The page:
A winning website succeeds by doing what it’s designed to do – and that can be different from what business owners expect.
The web development business has a lot to answer for.
Back in the early days of the web, early development firms seemed like magicians to many business owners, and their pronouncements were treated like profound truths. The web, they said, would change the world and change the face of business, which it obviously did. But they said a lot of other things too: The web would become most business’s primary way of interacting with customers. The web was the ultimate advertising medium, eclipsing even TV. The web would make other media extinct. The web was the ultimate brand-building tool.
None of those things have come to pass – far from it. “Old media,” while diminished, is still going strong. Most businesses still primarily interact with customers through non-web means. And apart from web native companies like Amazon and Uber, the web has been nearly a total bust when it comes to brand-building. Think about it: What famous name products that you can think of began as online rather than offline experiences? There aren’t many.
In the quarter century since web mania first struck, early web developers’ lofty promises haven’t panned out – but the industry hasn’t done much to correct the false beliefs they created, let alone atone for them. Too many companies still build sites and online presences in the belief that this will put their businesses on the map, and usually it doesn’t.
A website can do a lot of things. It can:
- Provide a convenient means of communicating with potential customers
- Deliver services
- Facilitate internal communications
- Function as an ordering and fulfillment mechanism
- Serve as a market research hub
- Be a brochure for your business
What it can’t do is the thing most business owners expect it to do: Advertise.
When you launch a TV commercial, a print ad, or send a mass mailing, your message appears in front of customers without them expecting it, or having to do anything to see it. It’s just suddenly there, and for better or worse, they’re seeing your message.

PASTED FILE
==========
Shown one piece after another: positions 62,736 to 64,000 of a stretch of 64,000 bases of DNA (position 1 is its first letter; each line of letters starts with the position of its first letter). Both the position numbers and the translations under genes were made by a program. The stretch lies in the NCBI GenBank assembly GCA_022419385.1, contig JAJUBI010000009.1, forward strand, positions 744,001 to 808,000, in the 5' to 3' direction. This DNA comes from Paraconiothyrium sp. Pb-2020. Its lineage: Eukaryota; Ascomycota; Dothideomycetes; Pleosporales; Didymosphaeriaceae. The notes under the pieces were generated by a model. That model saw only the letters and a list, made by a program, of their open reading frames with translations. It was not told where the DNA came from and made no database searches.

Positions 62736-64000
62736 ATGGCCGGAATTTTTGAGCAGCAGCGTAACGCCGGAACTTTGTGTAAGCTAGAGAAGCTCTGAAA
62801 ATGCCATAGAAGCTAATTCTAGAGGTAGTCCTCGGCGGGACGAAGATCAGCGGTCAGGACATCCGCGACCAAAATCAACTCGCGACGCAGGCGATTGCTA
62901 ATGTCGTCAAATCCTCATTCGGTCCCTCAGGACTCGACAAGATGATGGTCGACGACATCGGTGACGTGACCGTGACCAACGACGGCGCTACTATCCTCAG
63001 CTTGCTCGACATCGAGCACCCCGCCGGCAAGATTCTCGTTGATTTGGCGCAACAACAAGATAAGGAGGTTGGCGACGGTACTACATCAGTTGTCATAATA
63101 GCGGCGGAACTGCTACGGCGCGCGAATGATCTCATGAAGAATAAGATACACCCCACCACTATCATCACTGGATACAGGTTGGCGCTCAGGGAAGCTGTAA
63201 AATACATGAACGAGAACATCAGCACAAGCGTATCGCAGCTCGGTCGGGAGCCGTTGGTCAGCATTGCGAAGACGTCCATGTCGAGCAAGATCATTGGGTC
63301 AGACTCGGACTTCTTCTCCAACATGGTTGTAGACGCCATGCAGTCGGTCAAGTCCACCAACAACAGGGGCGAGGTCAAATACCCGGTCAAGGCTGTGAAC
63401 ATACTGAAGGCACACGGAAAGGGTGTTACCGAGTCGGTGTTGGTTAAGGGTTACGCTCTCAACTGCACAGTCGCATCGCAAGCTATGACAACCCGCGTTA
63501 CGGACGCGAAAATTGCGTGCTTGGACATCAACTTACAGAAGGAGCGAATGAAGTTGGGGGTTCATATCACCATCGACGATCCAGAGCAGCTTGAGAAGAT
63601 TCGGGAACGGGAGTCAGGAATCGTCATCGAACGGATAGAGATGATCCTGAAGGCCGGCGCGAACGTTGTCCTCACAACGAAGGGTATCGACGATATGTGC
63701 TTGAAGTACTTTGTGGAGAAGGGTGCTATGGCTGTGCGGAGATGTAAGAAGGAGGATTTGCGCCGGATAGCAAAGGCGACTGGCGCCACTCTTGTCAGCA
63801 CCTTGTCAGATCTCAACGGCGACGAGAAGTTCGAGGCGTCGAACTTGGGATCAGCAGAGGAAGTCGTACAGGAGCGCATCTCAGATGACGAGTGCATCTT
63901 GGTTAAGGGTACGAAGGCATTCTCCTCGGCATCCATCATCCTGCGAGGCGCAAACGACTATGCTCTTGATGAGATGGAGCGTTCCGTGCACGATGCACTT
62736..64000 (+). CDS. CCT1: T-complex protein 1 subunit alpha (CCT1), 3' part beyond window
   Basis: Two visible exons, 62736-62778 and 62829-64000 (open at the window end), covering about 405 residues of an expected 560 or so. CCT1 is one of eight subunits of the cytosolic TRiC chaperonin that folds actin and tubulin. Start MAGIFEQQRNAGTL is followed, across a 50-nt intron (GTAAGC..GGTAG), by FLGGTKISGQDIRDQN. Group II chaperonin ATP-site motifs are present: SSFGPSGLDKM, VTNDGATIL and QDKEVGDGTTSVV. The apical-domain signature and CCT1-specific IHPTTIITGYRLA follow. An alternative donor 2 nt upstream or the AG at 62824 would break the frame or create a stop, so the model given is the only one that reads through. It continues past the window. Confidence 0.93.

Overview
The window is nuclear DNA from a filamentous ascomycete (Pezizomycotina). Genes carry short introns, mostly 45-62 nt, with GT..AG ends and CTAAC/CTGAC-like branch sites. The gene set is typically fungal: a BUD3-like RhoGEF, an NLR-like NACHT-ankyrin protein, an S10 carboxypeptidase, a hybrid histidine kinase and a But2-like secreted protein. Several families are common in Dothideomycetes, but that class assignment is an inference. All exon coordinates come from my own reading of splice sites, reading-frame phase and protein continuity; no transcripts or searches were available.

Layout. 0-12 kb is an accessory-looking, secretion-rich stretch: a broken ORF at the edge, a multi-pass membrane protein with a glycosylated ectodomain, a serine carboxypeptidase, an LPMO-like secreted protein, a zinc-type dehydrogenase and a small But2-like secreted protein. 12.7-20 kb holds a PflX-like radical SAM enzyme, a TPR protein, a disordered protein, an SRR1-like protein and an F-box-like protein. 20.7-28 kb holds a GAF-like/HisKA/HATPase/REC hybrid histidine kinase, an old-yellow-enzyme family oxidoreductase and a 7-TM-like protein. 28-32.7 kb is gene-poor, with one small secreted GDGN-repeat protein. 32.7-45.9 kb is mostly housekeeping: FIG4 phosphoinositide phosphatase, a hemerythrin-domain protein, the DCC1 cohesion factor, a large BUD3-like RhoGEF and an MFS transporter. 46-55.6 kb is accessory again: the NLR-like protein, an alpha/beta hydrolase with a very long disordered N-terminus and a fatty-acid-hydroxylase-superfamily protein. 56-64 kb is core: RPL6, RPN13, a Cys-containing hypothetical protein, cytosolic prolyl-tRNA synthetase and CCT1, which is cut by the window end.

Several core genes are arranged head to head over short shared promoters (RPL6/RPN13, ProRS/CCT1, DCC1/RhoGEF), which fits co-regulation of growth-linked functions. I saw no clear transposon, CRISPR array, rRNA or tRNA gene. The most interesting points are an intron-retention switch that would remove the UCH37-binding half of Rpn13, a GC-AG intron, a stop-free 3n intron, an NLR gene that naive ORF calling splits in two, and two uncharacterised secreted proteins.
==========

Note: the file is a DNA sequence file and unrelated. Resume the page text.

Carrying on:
When you launch your website, on the other hand, nothing happens. Your site sits alone in the vast digital ocean of cyberspace, waiting to be discovered, and usually in vain. It’s only when you advertise your site through other media that any visitors come and any magic starts to happen.
Whether it’s a URL in your email signature or on a business card, a paid Google or Facebook ad, or splashed across a thousand billboards, people have to be told where to go and they have to be given a darn good reason to go there – and that happens outside of your website.
Famous author, agency head and blogger Bob Hoffman sums it up this way: “We thought when digital advertising started it was going to be like traditional forms of advertising, television, radio, and print and outdoor, and it was going to create demand, but it seems not to have been able to do that,” he says. “At the moment, what web advertising is good for is fulfilling demand, and that’s what search does.”
For many businesses (and for many web developers) that should be an “Aha moment.” The web is about fulfilling demand – not creating it.
To put it bluntly, if your assumption and expectation are that your site will build your brand or mass-market your business, you’re in for a big disappointment. On the other hand, if you expect your website to deliver information to customers and serve their needs, it can do that admirably if designed and deployed properly. At PGN, we start our site projects with that assumption: The sites we build are about meeting needs, not creating them. That works out best for our clients, and best for us.